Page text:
US service member dies in fourth non-combat fatality in 2 weeks

news

Another U.S. service member has died in a non-combat incident, the Pentagon announced on Monday, the fourth such fatality in 10 days.


The incident happened in northern Syria on Monday, the Pentagon release says. No other information about what happened was immediately available.

The service member's name has not yet been publicly released pending next of kin notification.

On April 19, the latest string of non-combat related fatalities began when Air Force Staff Sgt. Albert J. Miller, 24, died on at Al Udeid Air Base in Qatar. The following day, Army Spc. Ryan Dennis Orin Riley, 22, died on April 20 in Ninawa province, Iraq, followed by Army Spc. Michael T. Osorio, 20, who died on April 23 in Taji, Iraq.

U.S. military officials have been silent about the circumstances surrounding these deaths, saying they are all under investigation.

SEE ALSO: How The US Went From 'Rapid Withdrawal' To 'No Timeline' In Syria

WATCH NEXT: A Viking Funeral For Staff Sgt. Dylan Elchin

My brother earned the Medal of Honor for saving countless lives — but only after he was left for dead

"As I learned while researching a book about John, the SEAL ground commander, Cmdr. Tim Szymanski, had stupidly and with great hubris insisted on insertion being that night."

Opinion

Editor's Note: The following is an op-ed. The opinions expressed are those of the author, and do not necessarily reflect the views of Task & Purpose.

Air Force Master Sgt. John "Chappy" Chapman is my brother. As one of an elite group, Air Force Combat Control — the deadliest and most badass band of brothers to walk a battlefield — John gave his life on March 4, 2002 for brothers he never knew.

They were the brave men who comprised a Quick Reaction Force (QRF) that had been called in to rescue the SEAL Team 6 team (Mako-30) with whom he had been embedded, which left him behind on Takur Ghar, a desolate mountain in Afghanistan that topped out at over 10,000 feet.

As I learned while researching a book about John, the SEAL ground commander, Cmdr. Tim Szymanski, had stupidly and with great hubris insisted on insertion being that night. After many delays, the mission should and could have been pushed one day, but Szymanski ordered the team to proceed as planned, and Britt "Slab" Slabinski, John's team leader, fell into step after another SEAL team refused the mission.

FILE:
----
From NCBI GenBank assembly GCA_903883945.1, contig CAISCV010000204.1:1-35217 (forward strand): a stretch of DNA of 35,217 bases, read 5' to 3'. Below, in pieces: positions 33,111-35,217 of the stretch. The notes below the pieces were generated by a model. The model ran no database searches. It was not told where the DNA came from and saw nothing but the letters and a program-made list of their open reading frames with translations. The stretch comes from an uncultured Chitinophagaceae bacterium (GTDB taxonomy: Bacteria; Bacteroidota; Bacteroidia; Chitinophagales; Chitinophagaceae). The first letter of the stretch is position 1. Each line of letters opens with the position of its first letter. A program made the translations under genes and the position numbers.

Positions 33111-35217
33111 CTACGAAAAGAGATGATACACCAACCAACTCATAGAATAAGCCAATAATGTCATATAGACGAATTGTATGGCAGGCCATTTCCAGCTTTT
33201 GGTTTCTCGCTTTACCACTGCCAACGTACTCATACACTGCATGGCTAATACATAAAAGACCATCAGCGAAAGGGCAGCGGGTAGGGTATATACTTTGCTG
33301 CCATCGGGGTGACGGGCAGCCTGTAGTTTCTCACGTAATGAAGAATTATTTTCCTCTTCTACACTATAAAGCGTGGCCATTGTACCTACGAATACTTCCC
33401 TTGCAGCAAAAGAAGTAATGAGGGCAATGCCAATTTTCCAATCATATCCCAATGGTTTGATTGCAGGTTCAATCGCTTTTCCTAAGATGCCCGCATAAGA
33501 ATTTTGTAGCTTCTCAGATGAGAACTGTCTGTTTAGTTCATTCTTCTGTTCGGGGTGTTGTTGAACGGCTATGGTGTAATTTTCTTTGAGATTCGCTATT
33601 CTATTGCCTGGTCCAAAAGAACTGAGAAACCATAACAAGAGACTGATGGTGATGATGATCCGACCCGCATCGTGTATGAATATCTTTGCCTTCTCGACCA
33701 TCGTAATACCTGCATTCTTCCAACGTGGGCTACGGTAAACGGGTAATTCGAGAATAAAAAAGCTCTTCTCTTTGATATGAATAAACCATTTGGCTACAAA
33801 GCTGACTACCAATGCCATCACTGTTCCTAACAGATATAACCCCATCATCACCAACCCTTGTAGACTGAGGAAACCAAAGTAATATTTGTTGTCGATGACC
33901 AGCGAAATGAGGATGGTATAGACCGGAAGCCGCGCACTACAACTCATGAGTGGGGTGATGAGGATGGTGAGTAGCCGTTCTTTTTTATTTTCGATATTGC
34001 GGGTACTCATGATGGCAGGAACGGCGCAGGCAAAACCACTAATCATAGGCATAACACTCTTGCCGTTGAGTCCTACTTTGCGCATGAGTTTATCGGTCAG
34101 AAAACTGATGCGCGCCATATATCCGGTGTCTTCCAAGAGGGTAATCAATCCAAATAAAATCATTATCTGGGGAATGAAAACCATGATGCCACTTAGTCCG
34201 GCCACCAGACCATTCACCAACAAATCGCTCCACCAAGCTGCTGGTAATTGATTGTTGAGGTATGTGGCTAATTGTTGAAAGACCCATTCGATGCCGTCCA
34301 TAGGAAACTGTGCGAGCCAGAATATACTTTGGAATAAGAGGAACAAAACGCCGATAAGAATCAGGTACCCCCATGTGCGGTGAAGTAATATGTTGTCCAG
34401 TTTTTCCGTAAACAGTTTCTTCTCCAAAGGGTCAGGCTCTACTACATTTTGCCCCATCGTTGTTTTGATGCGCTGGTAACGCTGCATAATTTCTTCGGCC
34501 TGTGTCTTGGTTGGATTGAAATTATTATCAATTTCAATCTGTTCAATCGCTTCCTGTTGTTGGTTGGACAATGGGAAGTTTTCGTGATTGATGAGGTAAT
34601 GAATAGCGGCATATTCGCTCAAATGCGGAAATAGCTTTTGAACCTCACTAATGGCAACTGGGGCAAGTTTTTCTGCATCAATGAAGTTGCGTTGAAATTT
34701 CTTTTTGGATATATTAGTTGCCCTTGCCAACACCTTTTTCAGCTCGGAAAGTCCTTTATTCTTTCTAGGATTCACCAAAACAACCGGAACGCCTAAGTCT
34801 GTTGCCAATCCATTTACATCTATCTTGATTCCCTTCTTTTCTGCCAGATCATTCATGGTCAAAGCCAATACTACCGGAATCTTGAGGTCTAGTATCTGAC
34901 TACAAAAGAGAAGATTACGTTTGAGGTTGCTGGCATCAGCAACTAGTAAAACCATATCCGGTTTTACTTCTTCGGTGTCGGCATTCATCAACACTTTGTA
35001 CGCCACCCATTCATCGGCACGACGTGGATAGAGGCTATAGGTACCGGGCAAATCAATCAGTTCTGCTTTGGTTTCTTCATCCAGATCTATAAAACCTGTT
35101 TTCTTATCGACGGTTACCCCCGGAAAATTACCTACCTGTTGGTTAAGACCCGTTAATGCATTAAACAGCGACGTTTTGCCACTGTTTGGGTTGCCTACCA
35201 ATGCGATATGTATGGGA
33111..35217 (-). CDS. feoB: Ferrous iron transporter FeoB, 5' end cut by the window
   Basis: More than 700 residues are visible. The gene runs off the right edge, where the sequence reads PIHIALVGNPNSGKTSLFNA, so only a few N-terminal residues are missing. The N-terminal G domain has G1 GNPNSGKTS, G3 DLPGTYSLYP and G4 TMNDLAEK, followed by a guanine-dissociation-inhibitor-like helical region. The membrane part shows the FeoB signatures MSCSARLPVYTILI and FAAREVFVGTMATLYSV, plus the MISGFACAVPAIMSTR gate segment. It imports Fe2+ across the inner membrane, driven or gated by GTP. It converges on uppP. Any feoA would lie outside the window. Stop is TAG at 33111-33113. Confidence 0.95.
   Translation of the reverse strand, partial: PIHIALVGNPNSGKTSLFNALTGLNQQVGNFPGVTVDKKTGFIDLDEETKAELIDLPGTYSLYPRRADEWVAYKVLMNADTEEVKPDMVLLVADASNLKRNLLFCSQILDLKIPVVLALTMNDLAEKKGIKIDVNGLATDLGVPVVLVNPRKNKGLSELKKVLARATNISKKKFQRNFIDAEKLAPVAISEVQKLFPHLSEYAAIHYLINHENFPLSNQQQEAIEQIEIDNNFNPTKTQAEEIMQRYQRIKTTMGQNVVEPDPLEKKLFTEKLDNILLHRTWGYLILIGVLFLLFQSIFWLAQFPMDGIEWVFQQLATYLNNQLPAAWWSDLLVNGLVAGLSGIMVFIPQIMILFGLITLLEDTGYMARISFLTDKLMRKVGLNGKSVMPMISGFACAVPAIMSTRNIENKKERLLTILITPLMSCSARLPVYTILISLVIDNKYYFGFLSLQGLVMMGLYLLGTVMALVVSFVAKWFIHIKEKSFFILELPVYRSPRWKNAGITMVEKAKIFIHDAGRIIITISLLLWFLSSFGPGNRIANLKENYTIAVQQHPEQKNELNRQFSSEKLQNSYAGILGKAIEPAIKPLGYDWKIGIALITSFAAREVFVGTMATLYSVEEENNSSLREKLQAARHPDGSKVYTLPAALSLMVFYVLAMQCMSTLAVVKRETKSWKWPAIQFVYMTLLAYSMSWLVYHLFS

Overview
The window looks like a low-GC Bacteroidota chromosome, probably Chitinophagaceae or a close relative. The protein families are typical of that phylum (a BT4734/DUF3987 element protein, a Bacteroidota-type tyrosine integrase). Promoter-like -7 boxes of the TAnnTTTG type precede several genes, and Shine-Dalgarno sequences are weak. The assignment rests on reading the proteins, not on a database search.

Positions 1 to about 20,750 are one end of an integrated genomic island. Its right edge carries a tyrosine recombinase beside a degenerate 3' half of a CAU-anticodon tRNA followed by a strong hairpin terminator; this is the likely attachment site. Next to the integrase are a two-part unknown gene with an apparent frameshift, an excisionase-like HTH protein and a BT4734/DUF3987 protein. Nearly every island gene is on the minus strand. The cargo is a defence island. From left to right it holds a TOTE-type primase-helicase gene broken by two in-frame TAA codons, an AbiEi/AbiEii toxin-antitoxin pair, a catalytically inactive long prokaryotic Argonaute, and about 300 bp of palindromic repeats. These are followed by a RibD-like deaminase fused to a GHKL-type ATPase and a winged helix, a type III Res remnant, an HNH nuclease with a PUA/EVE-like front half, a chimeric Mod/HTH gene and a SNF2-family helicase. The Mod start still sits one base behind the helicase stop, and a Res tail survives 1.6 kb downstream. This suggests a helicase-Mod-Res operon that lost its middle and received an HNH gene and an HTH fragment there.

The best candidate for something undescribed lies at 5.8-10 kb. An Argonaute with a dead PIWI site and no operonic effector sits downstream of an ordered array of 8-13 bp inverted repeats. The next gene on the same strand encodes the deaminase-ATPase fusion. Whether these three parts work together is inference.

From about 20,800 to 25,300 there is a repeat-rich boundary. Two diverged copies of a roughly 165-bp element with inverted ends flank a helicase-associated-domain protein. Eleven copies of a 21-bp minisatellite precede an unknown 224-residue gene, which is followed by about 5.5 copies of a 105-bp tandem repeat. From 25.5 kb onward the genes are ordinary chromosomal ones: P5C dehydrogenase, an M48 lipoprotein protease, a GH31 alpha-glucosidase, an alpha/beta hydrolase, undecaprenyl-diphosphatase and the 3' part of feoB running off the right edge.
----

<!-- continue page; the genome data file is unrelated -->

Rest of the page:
But the "plan" went even more south when they made the rookie move to insert directly atop the mountain — right into the hands of the bad guys they knew were there.

Read More Show Less

Sen. Rick Scott is backing a bipartisan bill that would allow service members to essentially sue the United States government for medical malpractice if they are injured in the care of military doctors.

The measure has already passed the House and it has been introduced in the Senate, where Scott says he will sign on as a co-sponsor.

"As a U.S. Senator and member of the Senate Armed Services Committee, taking care of our military members, veterans and their families is my top priority," the Florida Republican said in a statement.

Read More Show Less

Little girls everywhere will soon have the chance to play with a set of classic little green Army soldiers that actually reflect the presence of women in the armed forces.

Read More Show Less
Turkish and Russian patrol is seen near the town of Darbasiyah, Syria, Friday, Nov. 1, 2019. (Associated Press/Baderkhan Ahmad)

MOSCOW (Reuters) - Russia landed attack helicopters and troops at a sprawling air base in northern Syria vacated by U.S. forces, the Russian Defence Ministry's Zvezda TV channel said on Friday.

On Thursday, Zvezda said Russia had set up a helicopter base at an airport in the northeastern Syrian city of Qamishli, a move designed to increase Moscow's control over events on the ground there.

Qamishli is the same city where Syrian citizens pelted U.S. troops and armored vehicles with potatoes after President Donald Trump vowed to pull U.S. troops from Syria.

Read More Show Less
An Austrian Jagdkommando K9 unit conducts training (Austrian Armed Forces photo)

An Austrian soldier was apparently killed by two military working dogs that he was charged with feeding, the Austrian Ministry of Defense announced on Thursday.

Read More Show Less